FASHION ETHICS

This “pay what you want” sale is presenting online shoppers with a moral dilemma

Obsession
Fashion
Obsession
Fashion

For many shoppers, sales are all about getting the lowest possible price. But this year, one brand has put a psychological twist on clearance shopping that may make you think twice.

Everlane, an online clothing company that prides itself on explaining why its simple, nicely made basics cost what they do, is currently running a five day sale to clear overstock. And instead of slashing prices, it’s letting customers choose which of three prices they want to pay.

In each case, the cheapest price covers just the cost of producing the item and shipping it, and doesn’t factor in any of the overhead costs of Everlane’s 70-person staff. The middle price covers all costs, including staff, meaning Everlane breaks even. And the highest price covers all costs while giving Everlane a profit, which the company says allows it “to invest in growth.” So here’s the moral dilemma: If Everlane has what you want, which price will you choose to pay?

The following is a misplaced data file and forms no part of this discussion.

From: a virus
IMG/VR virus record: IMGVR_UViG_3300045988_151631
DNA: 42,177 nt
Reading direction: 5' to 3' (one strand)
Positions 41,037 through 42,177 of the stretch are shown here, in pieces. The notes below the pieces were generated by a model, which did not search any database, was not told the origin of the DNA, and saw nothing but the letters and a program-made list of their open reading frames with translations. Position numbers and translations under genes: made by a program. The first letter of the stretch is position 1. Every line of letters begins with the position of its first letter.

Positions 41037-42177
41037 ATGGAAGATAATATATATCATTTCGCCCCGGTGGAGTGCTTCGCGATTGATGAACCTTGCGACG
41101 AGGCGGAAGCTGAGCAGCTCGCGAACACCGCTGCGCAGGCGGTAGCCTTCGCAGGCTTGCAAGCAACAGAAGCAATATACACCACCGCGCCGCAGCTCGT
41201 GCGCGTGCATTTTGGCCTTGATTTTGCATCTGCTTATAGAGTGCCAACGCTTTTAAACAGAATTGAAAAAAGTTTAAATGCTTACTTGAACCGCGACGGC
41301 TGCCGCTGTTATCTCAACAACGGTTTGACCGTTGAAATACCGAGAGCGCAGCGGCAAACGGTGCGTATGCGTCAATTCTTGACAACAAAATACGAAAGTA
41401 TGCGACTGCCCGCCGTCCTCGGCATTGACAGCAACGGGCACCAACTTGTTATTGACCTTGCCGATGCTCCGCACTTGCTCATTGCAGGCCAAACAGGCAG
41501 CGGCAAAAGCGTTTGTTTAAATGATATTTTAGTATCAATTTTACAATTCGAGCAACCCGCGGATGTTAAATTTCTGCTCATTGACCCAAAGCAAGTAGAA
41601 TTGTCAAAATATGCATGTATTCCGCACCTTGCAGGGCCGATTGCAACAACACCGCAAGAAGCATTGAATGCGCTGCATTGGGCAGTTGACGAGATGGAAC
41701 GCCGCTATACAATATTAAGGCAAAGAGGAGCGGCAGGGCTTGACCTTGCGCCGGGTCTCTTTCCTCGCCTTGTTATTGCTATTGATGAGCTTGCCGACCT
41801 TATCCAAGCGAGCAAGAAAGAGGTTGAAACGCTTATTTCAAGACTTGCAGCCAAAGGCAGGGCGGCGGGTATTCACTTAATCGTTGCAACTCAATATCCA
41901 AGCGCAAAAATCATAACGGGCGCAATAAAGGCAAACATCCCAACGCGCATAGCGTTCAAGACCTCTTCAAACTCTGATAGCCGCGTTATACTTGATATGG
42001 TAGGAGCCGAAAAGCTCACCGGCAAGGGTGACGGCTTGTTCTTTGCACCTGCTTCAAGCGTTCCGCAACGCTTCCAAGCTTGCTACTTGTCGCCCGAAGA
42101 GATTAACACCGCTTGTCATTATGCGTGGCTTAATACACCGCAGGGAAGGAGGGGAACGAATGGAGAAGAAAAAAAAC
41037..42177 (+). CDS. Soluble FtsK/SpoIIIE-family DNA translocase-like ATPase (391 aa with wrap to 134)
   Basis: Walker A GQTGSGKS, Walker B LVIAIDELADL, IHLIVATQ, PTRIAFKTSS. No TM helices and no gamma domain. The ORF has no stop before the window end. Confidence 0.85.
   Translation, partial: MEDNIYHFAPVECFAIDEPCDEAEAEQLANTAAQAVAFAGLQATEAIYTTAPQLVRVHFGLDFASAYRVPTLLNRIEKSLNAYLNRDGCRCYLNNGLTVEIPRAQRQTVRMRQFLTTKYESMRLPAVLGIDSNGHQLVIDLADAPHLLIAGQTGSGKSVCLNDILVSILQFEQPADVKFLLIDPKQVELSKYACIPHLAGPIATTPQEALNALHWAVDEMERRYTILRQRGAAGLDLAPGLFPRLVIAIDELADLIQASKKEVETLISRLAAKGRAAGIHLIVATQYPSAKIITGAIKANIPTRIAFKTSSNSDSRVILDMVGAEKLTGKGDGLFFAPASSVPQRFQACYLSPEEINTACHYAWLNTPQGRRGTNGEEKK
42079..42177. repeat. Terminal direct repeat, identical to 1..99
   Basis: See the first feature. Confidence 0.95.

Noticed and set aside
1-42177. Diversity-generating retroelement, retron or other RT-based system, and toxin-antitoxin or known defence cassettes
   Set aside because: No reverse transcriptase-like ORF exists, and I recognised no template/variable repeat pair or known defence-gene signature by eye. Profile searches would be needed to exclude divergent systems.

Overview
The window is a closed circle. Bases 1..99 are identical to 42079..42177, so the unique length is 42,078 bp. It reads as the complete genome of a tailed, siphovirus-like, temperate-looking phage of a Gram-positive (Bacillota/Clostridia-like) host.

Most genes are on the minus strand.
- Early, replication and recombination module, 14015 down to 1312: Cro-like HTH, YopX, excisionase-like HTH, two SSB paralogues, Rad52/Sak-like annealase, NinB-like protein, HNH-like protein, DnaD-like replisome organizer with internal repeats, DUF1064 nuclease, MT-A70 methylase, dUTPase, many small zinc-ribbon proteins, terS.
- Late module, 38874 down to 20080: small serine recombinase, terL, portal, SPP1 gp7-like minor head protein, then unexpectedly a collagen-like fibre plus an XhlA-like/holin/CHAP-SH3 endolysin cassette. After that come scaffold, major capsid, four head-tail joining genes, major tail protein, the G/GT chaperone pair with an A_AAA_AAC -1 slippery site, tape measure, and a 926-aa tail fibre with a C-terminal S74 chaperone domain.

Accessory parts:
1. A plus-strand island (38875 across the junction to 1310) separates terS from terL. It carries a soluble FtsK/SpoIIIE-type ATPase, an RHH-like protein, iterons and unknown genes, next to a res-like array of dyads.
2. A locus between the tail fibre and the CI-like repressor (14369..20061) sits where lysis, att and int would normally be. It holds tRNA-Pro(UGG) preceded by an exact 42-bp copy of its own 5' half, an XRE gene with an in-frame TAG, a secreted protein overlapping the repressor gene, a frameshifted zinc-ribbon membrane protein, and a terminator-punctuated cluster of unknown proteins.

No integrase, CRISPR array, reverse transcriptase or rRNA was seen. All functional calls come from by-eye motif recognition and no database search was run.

A spokesperson for the company says it hasn’t yet pulled any data on which price most people are paying, and Everlane hasn’t decided whether it will share that information once it is compiled. But so far the three most popular items have been the Street Shoe, the women’s Slim Trouser, and the women’s Wool Trench. For a sense of the discounts on offer, the trench costs $250 retail. In the current sale, shoppers can choose to pay $110, $132, or $225.

The choose-your-own-price option is not just an intellectual exercise. Mass-market fashion is engaged in intense pricing competition that has increasingly pushed manufacturing into opaque, labyrinthine supply chains in Asian countries whose primary advantage is that their workers require the lowest pay. Brands that are faster at getting products to market, and cheaper than their rivals, tend to do well in this environment, but the paradigm is one Everlane professes to be against.

By asking customers to choose their price, Everlane is asking customers how much they support the company’s brand and growth. (It’s not exactly the same as asking consumers to choose to pay factory workers more, since Everlane is presumably eating the overhead costs, rather than recouping them by finding cheaper workers to make its goods.)

As website Fashionista noted, the brand isn’t normally known for discounting. Everlane, which launched in 2011, is apparently still perfecting its ability to predict demand, and just ordered too much stuff.

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